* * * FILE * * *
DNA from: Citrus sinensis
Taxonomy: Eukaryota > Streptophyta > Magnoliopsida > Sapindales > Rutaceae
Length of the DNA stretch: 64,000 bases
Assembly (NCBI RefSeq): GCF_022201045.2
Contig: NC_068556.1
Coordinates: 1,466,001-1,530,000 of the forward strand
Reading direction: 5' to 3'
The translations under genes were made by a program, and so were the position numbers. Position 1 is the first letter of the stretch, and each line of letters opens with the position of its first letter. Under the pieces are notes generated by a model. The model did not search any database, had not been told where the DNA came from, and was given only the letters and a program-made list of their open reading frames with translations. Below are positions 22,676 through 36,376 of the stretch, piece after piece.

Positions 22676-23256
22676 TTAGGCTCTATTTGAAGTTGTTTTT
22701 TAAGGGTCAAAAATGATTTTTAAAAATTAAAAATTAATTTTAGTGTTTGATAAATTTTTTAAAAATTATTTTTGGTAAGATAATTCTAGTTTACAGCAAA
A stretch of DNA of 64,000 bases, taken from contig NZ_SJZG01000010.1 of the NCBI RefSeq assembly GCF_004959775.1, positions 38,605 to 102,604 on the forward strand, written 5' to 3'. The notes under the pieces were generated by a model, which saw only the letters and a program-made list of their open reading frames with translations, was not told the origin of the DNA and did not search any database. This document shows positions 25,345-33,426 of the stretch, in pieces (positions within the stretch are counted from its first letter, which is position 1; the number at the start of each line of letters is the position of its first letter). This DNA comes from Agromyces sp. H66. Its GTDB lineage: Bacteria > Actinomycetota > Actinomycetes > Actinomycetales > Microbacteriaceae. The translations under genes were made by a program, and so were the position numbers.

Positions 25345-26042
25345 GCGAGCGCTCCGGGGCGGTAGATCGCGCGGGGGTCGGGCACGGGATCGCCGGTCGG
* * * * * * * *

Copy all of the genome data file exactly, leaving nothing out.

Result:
DNA from: Citrus sinensis
Taxonomy: Eukaryota > Streptophyta > Magnoliopsida > Sapindales > Rutaceae
Length of the DNA stretch: 64,000 bases
Assembly (NCBI RefSeq): GCF_022201045.2
Contig: NC_068556.1
Coordinates: 1,466,001-1,530,000 of the forward strand
Reading direction: 5' to 3'
The translations under genes were made by a program, and so were the position numbers. Position 1 is the first letter of the stretch, and each line of letters opens with the position of its first letter. Under the pieces are notes generated by a model. The model did not search any database, had not been told where the DNA came from, and was given only the letters and a program-made list of their open reading frames with translations. Below are positions 22,676 through 36,376 of the stretch, piece after piece.

Positions 22676-23256
22676 TTAGGCTCTATTTGAAGTTGTTTTT
22701 TAAGGGTCAAAAATGATTTTTAAAAATTAAAAATTAATTTTAGTGTTTGATAAATTTTTTAAAAATTATTTTTGGTAAGATAATTCTAGTTTACAGCAAA
A stretch of DNA of 64,000 bases, taken from contig NZ_SJZG01000010.1 of the NCBI RefSeq assembly GCF_004959775.1, positions 38,605 to 102,604 on the forward strand, written 5' to 3'. The notes under the pieces were generated by a model, which saw only the letters and a program-made list of their open reading frames with translations, was not told the origin of the DNA and did not search any database. This document shows positions 25,345-33,426 of the stretch, in pieces (positions within the stretch are counted from its first letter, which is position 1; the number at the start of each line of letters is the position of its first letter). This DNA comes from Agromyces sp. H66. Its GTDB lineage: Bacteria > Actinomycetota > Actinomycetes > Actinomycetales > Microbacteriaceae. The translations under genes were made by a program, and so were the position numbers.

Positions 25345-26042
25345 GCGAGCGCTCCGGGGCGGTAGATCGCGCGGGGGTCGGGCACGGGATCGCCGGTCGG